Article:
• Electronics. The RTP community through wind rain and sun came out in force to recycle old electronics and donate reusable computers to Kramden Institute, Inc., a 501(c)(3)not-for-profit charitable institution to refurbish. Kramden then empowers hardworking, less-advantaged students in the community by giving them home computers, allowing them to bridge the digital divide and advance their achievement.
  • Elevators. Elevator pitches that is – during a 2-minute lightening round from some of the most promising start-ups and some serial entrepreneurs at the CED Venture Conference. First, can I just say the coffee at the beautiful and expansive Raleigh Convention Center rocks! And second, we’ve got some serious rock-stars in this area. Michael Capps at Epic Games. You crushed it. Ben Weinberger at Digitalsmiths. Just to name a few.
  • Expansions. I told you. It was a busy week! RTI International held a grand opening event for their gorgeous, new 127,000 square-foot LEED Silver Building (Leadership in Energy and Environmental Design) on its main campus in the Park. And we celebrated with nearly 300 Biogen Idec employees and partners from the RTP and from around the region and broke ground for an 180,000-square-foot LEED office building, expanding their presence in the Park. Read more »

Cheer on your ACC Team in RTP this Friday, March 11

ACC 2011 Men's Basketball Tournament

One of my favorite things about living in the Triangle is college basketball season. Between Duke, N.C. State, and UNC – Chapel Hill, we are home to the most legendary -and rivaled- NCAA men’s and women’s basketball programs in the country, making March my favorite month of the year.

Considering that I’m in good company among passionate ACC basketball fans in RTP, the Research Triangle Foundation will open its doors for Park employees to watch the ACC Men’s Basketball Tournament at the RTP Headquarters over lunch this Friday, March 11 – just in time to catch the Tar Heels take on the winner of the Miami/Virgina game. The doors open at 11:45 and we will continue streaming the ACC Tournament through the Clemson vs. Boston College/Wake Forest University game at 2:00 PM.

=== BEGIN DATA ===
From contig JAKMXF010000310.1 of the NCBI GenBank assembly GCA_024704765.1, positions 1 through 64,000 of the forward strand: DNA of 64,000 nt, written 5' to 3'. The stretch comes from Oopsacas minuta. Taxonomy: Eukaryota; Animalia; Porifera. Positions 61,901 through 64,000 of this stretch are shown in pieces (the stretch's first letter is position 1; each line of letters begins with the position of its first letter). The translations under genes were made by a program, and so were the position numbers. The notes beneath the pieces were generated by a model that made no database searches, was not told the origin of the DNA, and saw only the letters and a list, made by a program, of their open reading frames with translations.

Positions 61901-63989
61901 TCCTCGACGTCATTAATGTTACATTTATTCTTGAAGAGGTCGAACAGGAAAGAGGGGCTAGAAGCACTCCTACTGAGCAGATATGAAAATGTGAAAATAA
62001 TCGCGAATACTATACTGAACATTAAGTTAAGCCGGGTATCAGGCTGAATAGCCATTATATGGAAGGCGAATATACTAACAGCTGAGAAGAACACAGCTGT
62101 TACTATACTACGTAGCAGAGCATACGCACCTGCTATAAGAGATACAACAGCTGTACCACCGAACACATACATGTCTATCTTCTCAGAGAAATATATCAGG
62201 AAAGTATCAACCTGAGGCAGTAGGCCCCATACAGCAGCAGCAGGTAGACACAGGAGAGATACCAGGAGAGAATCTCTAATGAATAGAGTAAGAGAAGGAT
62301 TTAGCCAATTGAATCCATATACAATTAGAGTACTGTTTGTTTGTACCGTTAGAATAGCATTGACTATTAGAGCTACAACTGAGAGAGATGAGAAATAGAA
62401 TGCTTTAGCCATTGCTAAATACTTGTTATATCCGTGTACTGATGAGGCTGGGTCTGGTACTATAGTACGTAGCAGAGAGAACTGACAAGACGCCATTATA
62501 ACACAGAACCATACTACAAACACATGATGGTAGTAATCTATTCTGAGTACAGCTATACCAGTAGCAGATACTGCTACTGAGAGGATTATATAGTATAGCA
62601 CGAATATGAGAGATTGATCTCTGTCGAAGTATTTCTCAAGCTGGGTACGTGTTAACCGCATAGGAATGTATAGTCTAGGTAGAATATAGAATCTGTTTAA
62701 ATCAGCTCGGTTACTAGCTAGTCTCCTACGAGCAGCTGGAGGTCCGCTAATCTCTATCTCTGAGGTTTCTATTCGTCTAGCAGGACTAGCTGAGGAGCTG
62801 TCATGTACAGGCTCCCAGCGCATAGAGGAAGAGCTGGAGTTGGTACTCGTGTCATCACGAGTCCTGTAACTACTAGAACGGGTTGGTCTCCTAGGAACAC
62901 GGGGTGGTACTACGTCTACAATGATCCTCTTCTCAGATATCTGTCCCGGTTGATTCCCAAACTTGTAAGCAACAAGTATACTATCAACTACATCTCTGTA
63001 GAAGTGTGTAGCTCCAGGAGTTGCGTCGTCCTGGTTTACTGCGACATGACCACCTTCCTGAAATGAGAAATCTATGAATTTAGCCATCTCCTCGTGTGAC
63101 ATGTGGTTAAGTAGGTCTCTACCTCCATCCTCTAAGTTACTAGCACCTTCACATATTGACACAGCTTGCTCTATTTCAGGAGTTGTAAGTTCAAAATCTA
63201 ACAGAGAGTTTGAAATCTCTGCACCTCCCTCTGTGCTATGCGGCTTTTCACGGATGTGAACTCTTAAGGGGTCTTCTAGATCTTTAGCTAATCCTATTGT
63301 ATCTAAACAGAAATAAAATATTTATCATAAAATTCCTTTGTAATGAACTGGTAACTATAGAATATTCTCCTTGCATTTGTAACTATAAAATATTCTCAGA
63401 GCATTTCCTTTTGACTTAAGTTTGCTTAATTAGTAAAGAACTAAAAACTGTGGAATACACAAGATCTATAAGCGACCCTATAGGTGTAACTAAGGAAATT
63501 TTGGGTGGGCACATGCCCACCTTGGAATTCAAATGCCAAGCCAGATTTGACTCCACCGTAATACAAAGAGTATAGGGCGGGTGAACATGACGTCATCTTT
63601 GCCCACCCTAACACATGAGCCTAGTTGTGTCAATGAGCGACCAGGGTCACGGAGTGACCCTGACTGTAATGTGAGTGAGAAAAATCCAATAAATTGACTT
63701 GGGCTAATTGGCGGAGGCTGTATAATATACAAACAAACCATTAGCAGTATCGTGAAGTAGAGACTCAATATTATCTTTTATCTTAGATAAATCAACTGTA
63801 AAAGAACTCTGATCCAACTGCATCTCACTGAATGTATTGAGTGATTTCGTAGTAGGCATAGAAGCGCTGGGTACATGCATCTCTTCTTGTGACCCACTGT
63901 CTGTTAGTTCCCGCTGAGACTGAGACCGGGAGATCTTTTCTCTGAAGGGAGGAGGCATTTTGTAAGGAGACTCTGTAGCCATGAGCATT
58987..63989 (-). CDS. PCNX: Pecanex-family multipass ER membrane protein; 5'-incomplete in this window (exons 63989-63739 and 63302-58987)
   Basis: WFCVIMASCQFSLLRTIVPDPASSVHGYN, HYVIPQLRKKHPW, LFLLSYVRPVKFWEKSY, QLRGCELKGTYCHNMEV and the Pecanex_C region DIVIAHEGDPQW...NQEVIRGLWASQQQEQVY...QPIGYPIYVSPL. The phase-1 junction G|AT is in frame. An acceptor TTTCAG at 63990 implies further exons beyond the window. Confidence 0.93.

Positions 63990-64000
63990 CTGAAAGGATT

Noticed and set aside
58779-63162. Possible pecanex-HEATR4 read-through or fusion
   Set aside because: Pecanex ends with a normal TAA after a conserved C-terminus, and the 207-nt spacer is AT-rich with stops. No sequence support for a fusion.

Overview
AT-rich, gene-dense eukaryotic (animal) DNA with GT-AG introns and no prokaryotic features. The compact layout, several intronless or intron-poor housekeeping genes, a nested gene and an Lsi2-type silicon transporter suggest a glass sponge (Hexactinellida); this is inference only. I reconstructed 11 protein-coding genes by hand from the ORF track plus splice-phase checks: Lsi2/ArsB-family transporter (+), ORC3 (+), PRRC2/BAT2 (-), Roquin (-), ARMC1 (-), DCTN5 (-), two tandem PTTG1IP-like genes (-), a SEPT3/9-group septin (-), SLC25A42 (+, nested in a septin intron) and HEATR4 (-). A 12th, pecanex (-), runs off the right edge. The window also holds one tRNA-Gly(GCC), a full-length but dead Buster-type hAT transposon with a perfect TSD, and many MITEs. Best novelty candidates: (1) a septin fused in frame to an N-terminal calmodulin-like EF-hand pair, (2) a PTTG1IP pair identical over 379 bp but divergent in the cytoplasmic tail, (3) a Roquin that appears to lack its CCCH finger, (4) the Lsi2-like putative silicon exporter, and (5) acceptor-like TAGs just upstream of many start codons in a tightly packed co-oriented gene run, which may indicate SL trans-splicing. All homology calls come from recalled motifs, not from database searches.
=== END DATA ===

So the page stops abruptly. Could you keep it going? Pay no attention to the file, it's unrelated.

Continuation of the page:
The Foundation will serve pizza and soft drinks and provide wi-fi so you can login and work during the games.

Space is limited, so please RSVP at the link below if you plan to join the March Madness. See you there!


ACC Tournament RSVP

A Taste of South America in RTP

Spicy cheese, picadillo beef, or corn with currants stuffed inside your empanada. A side of fried plantains, a cup of gazpacho, or a bowl of steaming beans. Did someone say lunch break?

Sarah’s Empanadas has offered these tasty options – and more – for over 20 years in a bustling eatery in Greenwood Commons, a commercial center right outside of The Research Triangle Park. “Sarah’s”, as regulars affectionately call the lunch spot, is owned by Sarah – go figure – a Bolivian woman who is often seen at the restaurant eating lunch herself, surrounded by her kids and grandchildren. The place rarely has an open table for long as the hard working staff quickly juggle plates of warm empanadas to satisfy hungry RTP employees on their lunch break.